Policy & Regulation

29 Dec 2020

China to Reduce Tariffs on Imported Hydrogen Fuel Cell Components to Boost Development of the Technology

29 Dec 2020  by FutureCar   
China will lower tariffs on fuel cell-related components imported to the country in 2021, which will spur the development of hydrogen-powered fuel cell vehicles (FCVs), Chinese news outlet Gasgoo reports.

In the new year, the tariffs on the imported fuel cell-related compressors, circulating pump and carbon electrodes will be cut to 5%, 2% and 5% respectively, from the current tariffs of 7%, 7% and 10%, according to a document the Customs Tariff Commission of the State Council issued earlier this month.

The authority said it will lower the tariffs on 883 imported items to better coordinate domestic and overseas market resources and improve the supply quality.

Although fuel cell powered vehicles make up just a small fraction of vehicles on the road right now, the world's automakers including Japan's Toyota and South Korean automaker Hyundai Motor Co are investing heavily in the technology as an alternative to purely electric vehicles.

Both Toyota and Hyundai have plans to launch new fuel cell powered vehicles in China.

Fuel cell technology is also viable for larger Class-8 trucks which are capable of carrying more hydrogen to meet the range and emission requirements of commercial vehicles.

China plans to boost the development of the technological and industrial chains of FCVs, and move faster on developing technical facilities of hydrogen production, storage and application, according to a white paper released by the State Council Information Office earlier this month.

A fuel cell works by combining hydrogen and oxygen to generate electricity through a pair of redox reactions. The primary components of a fuel cell stack include a membrane of electrode assemblies, conductive plates. The electricity produced in the fuel cell is used to charge the battery pack, which in turn powers a fuel cell vehicle's electric motor(s).

Fuel cells are classified based on their operating temperature, electrolyte and the corresponding conductive ions. They are five primary fuel cell categories—AFC (alkaline fuel cell), MCFC (molten carbonate fuel cell), PAFC (phosphoric acid fuel cell), SOFC (solid oxide fuel cell) and PEMFC (proton-exchange membrane fuel cell).

In China, the PEMFC design is used in new energy vehicles (NEVs) due to its high power density and power-to-weight ratio. The Chinese government classifies NEVs as electric, plug-in hybrid or fuel cell vehicles. However, fuel cell vehicles make up just a small number of NEVs on the road in China.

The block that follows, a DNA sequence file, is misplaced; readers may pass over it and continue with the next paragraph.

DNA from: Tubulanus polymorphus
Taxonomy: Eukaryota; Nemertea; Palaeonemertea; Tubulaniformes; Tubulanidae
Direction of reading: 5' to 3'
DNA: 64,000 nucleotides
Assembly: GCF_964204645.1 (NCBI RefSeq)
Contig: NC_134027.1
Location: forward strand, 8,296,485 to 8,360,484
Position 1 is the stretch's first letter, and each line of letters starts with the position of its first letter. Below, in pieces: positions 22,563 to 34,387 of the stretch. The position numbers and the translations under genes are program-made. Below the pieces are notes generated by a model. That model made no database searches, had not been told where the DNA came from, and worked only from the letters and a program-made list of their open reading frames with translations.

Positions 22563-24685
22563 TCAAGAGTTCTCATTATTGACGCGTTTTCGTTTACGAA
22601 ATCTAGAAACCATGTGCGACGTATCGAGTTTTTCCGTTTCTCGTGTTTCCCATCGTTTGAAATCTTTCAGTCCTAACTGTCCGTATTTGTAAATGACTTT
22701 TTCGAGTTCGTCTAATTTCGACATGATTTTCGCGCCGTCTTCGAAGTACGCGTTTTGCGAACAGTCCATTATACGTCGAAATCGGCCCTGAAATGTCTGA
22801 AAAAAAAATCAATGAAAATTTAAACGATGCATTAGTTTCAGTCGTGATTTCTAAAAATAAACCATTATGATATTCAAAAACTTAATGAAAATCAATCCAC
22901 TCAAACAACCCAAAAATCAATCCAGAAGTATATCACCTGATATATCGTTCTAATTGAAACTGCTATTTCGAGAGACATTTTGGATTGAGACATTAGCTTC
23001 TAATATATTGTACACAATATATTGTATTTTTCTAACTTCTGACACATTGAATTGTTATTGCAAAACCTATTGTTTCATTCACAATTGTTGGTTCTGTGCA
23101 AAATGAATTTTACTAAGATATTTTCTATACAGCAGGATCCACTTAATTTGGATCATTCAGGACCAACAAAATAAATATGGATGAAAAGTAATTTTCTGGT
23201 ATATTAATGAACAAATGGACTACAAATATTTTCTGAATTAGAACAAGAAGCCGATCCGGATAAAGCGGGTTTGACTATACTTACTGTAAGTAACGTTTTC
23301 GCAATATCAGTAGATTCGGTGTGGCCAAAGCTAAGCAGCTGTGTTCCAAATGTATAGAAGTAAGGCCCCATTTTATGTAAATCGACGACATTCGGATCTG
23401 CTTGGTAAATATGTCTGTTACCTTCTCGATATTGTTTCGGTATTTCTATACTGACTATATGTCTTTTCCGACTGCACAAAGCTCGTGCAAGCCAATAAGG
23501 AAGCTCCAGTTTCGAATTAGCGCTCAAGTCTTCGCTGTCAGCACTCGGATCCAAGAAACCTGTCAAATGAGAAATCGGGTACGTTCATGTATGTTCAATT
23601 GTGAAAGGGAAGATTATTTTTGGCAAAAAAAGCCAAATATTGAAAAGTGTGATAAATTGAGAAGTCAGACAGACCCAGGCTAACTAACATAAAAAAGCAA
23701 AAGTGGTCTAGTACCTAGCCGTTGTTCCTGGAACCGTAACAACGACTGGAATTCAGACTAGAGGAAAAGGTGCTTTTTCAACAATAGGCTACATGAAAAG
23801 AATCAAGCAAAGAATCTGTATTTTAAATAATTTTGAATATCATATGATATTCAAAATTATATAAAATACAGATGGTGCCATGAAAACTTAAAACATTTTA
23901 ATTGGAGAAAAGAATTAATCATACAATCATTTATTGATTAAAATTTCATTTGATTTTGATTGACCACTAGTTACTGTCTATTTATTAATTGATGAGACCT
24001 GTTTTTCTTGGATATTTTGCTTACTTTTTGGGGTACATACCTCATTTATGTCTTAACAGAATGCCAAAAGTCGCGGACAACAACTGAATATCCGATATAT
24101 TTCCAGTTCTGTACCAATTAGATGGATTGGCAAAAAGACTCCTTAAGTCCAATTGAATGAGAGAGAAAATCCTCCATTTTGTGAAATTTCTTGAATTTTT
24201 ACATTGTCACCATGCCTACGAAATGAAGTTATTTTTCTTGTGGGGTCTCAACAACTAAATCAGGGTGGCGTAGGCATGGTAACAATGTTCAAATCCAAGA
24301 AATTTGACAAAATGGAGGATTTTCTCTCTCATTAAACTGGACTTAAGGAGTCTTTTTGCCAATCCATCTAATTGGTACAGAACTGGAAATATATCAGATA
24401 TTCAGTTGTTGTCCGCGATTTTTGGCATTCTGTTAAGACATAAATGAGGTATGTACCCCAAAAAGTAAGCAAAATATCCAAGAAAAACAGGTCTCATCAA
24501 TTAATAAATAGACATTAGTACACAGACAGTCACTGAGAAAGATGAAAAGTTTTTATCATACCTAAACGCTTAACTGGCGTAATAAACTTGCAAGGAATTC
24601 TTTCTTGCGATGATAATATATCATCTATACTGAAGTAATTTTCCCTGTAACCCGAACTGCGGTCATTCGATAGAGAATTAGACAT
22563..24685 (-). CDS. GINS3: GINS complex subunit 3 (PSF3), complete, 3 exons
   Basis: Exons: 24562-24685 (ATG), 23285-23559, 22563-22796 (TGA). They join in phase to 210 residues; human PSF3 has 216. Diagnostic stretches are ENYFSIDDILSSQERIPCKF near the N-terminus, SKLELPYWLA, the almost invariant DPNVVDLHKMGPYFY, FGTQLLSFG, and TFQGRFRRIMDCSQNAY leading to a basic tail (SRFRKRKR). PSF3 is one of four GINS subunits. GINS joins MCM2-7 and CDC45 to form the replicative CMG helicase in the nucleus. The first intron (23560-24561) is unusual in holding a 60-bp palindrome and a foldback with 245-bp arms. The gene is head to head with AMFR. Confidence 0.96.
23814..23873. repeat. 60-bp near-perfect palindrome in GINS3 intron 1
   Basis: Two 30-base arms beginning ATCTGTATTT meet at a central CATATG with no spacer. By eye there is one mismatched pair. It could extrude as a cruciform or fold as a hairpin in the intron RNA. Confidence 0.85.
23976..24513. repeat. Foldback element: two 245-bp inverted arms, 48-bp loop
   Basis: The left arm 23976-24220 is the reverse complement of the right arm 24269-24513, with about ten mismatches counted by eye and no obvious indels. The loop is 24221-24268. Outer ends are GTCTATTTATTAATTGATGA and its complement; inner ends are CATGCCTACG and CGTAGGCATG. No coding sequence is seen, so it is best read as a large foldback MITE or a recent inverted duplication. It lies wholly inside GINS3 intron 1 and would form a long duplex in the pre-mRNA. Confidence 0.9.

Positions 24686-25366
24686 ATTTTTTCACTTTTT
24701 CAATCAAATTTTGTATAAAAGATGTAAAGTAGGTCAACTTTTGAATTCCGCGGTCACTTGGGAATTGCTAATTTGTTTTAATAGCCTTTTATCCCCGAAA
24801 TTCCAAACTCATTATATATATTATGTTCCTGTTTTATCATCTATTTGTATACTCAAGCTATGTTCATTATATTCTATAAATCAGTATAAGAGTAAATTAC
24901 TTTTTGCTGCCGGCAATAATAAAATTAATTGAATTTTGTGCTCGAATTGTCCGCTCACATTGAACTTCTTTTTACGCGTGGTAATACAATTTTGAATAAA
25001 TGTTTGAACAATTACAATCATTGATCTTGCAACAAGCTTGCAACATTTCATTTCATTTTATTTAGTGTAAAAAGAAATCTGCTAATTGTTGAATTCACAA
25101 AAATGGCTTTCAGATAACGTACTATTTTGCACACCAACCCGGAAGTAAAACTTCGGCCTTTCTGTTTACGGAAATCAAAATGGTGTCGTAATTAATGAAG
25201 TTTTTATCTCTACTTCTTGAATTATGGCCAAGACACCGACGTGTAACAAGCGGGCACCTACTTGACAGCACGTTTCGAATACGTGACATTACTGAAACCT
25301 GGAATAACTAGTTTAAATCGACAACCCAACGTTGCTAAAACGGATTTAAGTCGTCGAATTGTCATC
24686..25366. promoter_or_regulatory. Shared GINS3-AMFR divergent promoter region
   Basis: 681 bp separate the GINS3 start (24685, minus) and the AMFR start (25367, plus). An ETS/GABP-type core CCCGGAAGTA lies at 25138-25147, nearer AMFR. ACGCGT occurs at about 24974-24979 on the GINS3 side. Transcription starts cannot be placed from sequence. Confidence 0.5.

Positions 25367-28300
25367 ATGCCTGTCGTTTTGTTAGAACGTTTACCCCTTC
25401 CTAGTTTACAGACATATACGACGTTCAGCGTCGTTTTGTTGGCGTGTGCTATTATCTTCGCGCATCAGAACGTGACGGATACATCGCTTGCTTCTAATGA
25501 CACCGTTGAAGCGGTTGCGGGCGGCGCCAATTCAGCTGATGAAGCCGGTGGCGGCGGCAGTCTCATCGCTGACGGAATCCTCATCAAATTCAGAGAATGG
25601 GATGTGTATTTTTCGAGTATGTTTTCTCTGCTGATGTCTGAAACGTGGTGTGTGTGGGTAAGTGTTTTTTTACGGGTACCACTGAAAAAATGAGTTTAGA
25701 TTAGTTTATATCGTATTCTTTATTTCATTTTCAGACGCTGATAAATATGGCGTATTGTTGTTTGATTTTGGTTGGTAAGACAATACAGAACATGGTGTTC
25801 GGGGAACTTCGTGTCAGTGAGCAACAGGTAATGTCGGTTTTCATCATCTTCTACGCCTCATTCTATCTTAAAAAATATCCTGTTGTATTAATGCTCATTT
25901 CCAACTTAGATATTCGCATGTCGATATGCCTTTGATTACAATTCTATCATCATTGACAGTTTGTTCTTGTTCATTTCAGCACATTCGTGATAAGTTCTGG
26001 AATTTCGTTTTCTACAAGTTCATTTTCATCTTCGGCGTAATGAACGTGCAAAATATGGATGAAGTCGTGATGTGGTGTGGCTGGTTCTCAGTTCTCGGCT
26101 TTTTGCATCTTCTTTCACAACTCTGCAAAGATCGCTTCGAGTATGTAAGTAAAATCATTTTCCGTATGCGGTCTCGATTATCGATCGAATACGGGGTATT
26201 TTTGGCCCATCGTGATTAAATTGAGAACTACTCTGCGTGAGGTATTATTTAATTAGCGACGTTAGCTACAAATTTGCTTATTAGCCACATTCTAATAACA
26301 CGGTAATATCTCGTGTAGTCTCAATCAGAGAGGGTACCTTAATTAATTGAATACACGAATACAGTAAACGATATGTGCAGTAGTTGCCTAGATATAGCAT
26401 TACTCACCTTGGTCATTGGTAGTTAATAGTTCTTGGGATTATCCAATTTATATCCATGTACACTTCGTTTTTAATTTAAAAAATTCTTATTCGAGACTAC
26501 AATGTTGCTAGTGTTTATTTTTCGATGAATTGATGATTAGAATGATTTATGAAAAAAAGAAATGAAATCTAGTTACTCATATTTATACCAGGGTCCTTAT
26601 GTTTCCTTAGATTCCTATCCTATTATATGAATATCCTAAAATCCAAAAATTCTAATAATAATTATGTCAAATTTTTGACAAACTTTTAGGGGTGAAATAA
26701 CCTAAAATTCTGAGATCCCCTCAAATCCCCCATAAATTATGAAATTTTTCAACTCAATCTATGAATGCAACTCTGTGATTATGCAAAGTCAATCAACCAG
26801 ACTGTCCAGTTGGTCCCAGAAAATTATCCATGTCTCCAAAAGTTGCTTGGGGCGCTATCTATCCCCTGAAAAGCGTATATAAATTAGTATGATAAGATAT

From 2015 to 2019, China's annual fuel cell vehicle (FCV) sales were 10,629, 1,275, 1,527 and 2,737 units respectively, according to data from the China Association of Automobile Manufacturers (CAAM).

The CAAM's data show that FCV production and sales volumes for the first eleven months fell 34.4% and 29.1% year on year to 935 units and 948 units respectively. The decline was attributed to the impact of the coronavirus pandemic this year.

In September, Chinese government said it will offer subsidies to companies developing core fuel cell technology in a bid to boost the country's competitiveness in producing hydrogen-powered vehicles.

The new program replaces existing incentives and is slated to last for four years. The central government will select development proposals submitted by local governments, which will use the subsidies to fund FCV technology developers in their areas.

Local governments will need to prove their joint projects are able to lower the price of hydrogen fuel, increase the number of hydrogen-charging stations, enlarge hydrogen fuel cell vehicle fleets and improve related technologies, according to the document.

China's electric vehicle manufacturers are facing growing competition from foreign rivals, including U.S. automaker Tesla. The Chinese government views FCVs as a strategic next-generation technology on par with electric vehicles. Beijing aims to become a leader in the global development of electric and fuel cell vehicles.

The new incentives will encourage the development of the core components eligible for the reduced tariffs, including electrodes and fuel cell stacks, in order to establish a supply chain.

The program will prioritize buses and other commercial vehicles, according to a September report from Japan's business news outlet Nikkei Asia.

The new incentives are expected to be a boon for Toyota. The Japanese automaker owns a 65% stake in a Chinese joint venture named United Fuel Cell System R&D (Beijing) Co Ltd, that develops fuel cell systems with local partners. China's new energy vehicle market is open to foreign capital, and the subsidy program contains no explicit language excluding foreign-owned entities.

"There is no other automobile market with such a sense of speed and I am extremely confident that we will gain partners we can work with toward the shared target of expanding the use of FCEVs in China," said Toyota operating officer Shigeki Terashi earlier this year.

Chinese domestic automakers like Dongfeng Fengshen, Changan Auto, GAC Aion and Geely have already rolled out new fuel cell passenger vehicle models.

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